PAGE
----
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Bug #28151 give notice when storing to an undefined array
Submitted: 2004-04-26 04:54 UTC Modified: 2004-04-26 21:32 UTC
Votes:2
Avg. Score:2.0 ± 1.0
Reproduced:1 of 2 (50.0%)
Same Version:1 (100.0%)
Same OS:1 (100.0%)
From: aaron dot hawley at uvm dot edu Assigned:
Status: Not a bug Package: Variables related
PHP Version: 4.3.4 OS: Debian GNU/Linux
Private report: No CVE-ID:
 [2004-04-26 04:54 UTC] aaron dot hawley at uvm dot edu
Description:
------------
When the left-hand-side of an assignment expression is an array location using square-brackets, PHP should check that the array variable was previously defined, and give a notice if E_NOTICE is flagged in error_reporting.

This would find mistyped variables, and help with those attempting to write more stable and secure PHP code with E_ALL.

Reproduce code:
---------------
<?php
error_reporting(E_ALL);
$not_an_array_yet[1] = 'a' . "\n";
exit("done\n");
?>

Expected result:
----------------
Notice: Undefined variable:  not_an_array_yet in my_file.php on line 3

done

Actual result:
--------------
done

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 [2004-04-26 04:56 UTC] aaron dot hawley at uvm dot edu
don't let the concatenated endline character confuse you.
sorry about that.
 [2004-04-26 19:30 UTC] iliaa@php.net
Thank you for taking the time to write to us, but this is not
a bug. Please double-check the documentation available at
http://www.php.net/manual/ and the instructions on how to report
a bug at http://bugs.php.net/how-to-report.php

Expected behaviour 
 [2004-04-26 21:32 UTC] aaron dot hawley at uvm dot edu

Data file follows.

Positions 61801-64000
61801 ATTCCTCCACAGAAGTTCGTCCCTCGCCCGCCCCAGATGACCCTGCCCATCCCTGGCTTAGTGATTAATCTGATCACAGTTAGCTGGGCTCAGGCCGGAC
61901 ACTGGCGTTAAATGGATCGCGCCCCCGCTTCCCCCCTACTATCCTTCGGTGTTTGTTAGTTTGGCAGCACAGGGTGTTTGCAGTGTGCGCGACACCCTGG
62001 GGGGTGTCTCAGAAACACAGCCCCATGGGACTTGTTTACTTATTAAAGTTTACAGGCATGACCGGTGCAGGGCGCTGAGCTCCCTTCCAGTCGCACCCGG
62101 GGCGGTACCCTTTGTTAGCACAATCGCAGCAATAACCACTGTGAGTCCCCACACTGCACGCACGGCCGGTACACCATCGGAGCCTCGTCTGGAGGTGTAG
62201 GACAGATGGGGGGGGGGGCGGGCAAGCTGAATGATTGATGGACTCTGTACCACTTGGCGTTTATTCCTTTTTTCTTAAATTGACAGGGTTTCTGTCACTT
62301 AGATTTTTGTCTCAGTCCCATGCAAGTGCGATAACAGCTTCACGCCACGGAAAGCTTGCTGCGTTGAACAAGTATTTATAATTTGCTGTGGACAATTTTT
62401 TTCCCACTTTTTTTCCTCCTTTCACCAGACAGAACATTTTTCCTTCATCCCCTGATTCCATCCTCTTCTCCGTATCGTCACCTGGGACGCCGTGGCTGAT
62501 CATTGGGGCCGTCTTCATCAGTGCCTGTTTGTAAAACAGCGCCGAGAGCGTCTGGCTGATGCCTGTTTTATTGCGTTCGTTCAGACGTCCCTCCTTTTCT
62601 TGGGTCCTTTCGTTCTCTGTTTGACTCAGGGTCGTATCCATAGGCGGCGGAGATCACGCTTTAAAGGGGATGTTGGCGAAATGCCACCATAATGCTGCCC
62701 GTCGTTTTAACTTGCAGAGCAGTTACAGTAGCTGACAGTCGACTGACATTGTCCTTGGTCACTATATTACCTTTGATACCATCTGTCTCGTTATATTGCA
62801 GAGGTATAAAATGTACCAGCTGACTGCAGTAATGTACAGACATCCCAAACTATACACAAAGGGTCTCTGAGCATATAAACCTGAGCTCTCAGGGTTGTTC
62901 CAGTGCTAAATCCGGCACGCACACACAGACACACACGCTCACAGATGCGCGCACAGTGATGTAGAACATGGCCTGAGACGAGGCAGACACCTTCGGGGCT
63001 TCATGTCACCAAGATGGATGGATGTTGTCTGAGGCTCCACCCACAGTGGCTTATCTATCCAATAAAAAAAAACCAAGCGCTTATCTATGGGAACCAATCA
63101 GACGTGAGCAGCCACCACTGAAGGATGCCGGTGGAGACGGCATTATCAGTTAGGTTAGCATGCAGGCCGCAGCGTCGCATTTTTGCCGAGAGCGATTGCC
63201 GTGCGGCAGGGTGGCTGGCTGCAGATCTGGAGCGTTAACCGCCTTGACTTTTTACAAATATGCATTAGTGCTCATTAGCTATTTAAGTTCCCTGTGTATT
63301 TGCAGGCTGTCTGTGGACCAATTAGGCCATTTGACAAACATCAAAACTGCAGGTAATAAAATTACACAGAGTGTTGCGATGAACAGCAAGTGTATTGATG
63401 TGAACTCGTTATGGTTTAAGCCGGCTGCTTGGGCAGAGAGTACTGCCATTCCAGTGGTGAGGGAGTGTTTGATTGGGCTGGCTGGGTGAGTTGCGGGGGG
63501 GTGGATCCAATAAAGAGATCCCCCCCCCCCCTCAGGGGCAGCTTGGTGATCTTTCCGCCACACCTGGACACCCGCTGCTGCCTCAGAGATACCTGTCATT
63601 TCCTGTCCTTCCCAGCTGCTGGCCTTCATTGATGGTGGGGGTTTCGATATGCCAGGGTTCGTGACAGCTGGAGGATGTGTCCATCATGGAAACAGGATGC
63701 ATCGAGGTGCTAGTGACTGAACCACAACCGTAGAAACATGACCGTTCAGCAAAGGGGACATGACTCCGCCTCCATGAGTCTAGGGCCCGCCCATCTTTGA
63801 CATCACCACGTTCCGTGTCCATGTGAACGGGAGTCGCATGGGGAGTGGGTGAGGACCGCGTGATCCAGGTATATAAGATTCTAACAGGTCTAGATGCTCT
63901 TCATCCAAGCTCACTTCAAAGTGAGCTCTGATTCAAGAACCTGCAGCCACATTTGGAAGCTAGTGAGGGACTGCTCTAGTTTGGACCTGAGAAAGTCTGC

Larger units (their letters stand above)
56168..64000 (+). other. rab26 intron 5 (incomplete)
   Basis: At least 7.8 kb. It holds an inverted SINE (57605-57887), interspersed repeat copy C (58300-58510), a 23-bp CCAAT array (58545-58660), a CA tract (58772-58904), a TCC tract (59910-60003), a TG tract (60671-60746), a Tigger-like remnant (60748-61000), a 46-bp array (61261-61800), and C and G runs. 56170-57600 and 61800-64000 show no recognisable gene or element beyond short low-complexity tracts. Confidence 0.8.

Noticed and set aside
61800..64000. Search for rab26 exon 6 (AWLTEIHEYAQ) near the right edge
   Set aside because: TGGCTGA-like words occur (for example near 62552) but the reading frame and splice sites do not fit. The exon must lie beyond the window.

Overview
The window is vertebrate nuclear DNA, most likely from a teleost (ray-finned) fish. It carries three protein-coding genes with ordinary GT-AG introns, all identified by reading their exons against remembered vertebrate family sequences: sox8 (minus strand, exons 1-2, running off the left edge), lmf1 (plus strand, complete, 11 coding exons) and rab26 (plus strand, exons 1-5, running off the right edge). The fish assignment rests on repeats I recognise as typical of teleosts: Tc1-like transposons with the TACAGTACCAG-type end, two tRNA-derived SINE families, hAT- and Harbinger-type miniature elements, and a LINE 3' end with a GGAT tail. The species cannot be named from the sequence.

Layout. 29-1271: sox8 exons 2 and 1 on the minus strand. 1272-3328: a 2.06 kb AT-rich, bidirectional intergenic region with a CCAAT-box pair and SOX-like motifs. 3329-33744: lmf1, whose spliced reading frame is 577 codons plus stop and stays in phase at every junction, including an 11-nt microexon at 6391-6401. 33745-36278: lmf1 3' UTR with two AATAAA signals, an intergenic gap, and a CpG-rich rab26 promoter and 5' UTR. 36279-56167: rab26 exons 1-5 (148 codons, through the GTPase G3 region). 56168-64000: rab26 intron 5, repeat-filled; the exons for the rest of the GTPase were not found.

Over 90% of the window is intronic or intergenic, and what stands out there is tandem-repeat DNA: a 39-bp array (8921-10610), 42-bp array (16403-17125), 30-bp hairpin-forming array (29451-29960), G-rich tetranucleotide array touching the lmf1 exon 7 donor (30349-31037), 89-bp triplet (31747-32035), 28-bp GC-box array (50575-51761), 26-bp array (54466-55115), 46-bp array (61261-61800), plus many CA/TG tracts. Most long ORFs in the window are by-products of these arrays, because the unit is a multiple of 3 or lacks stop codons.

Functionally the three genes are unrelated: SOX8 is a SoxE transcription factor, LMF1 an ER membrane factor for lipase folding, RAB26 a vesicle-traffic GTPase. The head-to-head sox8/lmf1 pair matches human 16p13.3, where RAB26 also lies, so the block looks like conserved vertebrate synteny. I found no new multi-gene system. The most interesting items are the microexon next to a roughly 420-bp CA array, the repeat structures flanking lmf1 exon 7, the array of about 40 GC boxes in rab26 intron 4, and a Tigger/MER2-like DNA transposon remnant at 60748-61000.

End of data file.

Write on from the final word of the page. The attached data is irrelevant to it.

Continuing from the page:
-Status:           Open
+Status:           Bogus

> Expected behaviour

Funny, I actually expected this response to my bug.  I think that's called recursion. [smiley-face]

I entertained your request of me to double-check the documentation.  I could only find the following mentions in the documentation:

"If $arr doesn't exist yet, it will be created. So this is also an alternative way to specify an array."

I couldn't find anything about "error reporting" for this situation (is this a [small] documentation bug?).  I'm not requesting the automatic-array-creation behavior be changed, I'm requesting a "Notice"--not even a "Warning" (see below)--be generated when E_NOTICE is set. 

Continuing in the documentation, there were numerous examples and array-"Do's and Don't's" showing which array index expresions generate E_NOTICE errors.  But nothing was mentioned of storing to indexes of previously undefined variables (I couldn't find documention on the "undefined variable" notice, either).

For the above, I only bothered looking closely at the following section of the manual:

http://www.php.net/manual/en/language.types.array.php

I'm sure I would have had more success had I made a more general, thorough and thus convincing argument.  But instead I'll just try to show the inconsistency of this "Expected behavior" with the following examples:

Example 2-1: Undefined array gives warning

<?php
error_reporting(E_ALL); // This actually isn't needed.
array_push($not_an_array_yet, 'b');
exit("done\n");
?>

The above will output:

Warning: array_push(): First argument should be an array in example_2-1.php on line 3
done

Example 2-2: PHP syntax of undefined array without warning

<?php
error_reporting(E_ALL);
$not_an_array_yet[] = 'b';
exit("done\n");
?>

The above will output:

done
Shouldn't it have been more "expected" for these to have behaved the same?  They did not.  And I'm actually just arguing for a "Notice" message and not the "Warning" which array_push() gives.  Because, as you may know, array_push doesn't create an array while the PHP syntax does.

So I submit these should have more comparable semantic definitions and thus both give warnings regardless if the PHP programmer chooses to use the more succinct PHP array syntax over using a function call. If there is some larger semantic difference between these two, I'm not aware of it.  Interestingly, the documentation suggests<http://www.php.net/array_push> using the empty-bracket notation.

Perhaps I should have categorized this as a "feature request"?  Because it is useful for PHP to make sure your array was previously defined and not simply a mistyped variable.
 
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